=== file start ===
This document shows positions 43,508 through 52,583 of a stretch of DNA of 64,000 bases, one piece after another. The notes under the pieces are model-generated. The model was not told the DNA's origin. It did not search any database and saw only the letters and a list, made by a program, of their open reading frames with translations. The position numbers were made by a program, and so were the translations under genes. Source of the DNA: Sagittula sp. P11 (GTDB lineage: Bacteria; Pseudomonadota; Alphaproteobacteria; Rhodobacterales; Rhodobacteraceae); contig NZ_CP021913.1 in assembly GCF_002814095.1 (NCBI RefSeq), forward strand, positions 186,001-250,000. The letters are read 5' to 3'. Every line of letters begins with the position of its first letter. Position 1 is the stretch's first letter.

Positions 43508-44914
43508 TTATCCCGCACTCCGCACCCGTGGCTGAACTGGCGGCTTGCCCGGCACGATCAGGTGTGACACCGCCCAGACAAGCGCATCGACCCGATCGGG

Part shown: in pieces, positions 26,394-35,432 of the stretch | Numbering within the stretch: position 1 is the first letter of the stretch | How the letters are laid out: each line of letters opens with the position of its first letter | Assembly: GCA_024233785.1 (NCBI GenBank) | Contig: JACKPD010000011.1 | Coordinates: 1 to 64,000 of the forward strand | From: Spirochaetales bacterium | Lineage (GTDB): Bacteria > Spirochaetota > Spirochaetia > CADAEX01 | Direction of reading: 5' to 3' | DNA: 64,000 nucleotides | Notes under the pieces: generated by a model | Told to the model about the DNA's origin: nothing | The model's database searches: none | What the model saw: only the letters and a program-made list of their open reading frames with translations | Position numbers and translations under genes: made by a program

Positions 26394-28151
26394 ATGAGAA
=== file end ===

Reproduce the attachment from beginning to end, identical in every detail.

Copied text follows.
This document shows positions 43,508 through 52,583 of a stretch of DNA of 64,000 bases, one piece after another. The notes under the pieces are model-generated. The model was not told the DNA's origin. It did not search any database and saw only the letters and a list, made by a program, of their open reading frames with translations. The position numbers were made by a program, and so were the translations under genes. Source of the DNA: Sagittula sp. P11 (GTDB lineage: Bacteria; Pseudomonadota; Alphaproteobacteria; Rhodobacterales; Rhodobacteraceae); contig NZ_CP021913.1 in assembly GCF_002814095.1 (NCBI RefSeq), forward strand, positions 186,001-250,000. The letters are read 5' to 3'. Every line of letters begins with the position of its first letter. Position 1 is the stretch's first letter.

Positions 43508-44914
43508 TTATCCCGCACTCCGCACCCGTGGCTGAACTGGCGGCTTGCCCGGCACGATCAGGTGTGACACCGCCCAGACAAGCGCATCGACCCGATCGGG

Part shown: in pieces, positions 26,394-35,432 of the stretch | Numbering within the stretch: position 1 is the first letter of the stretch | How the letters are laid out: each line of letters opens with the position of its first letter | Assembly: GCA_024233785.1 (NCBI GenBank) | Contig: JACKPD010000011.1 | Coordinates: 1 to 64,000 of the forward strand | From: Spirochaetales bacterium | Lineage (GTDB): Bacteria > Spirochaetota > Spirochaetia > CADAEX01 | Direction of reading: 5' to 3' | DNA: 64,000 nucleotides | Notes under the pieces: generated by a model | Told to the model about the DNA's origin: nothing | The model's database searches: none | What the model saw: only the letters and a program-made list of their open reading frames with translations | Position numbers and translations under genes: made by a program

Positions 26394-28151
26394 ATGAGAA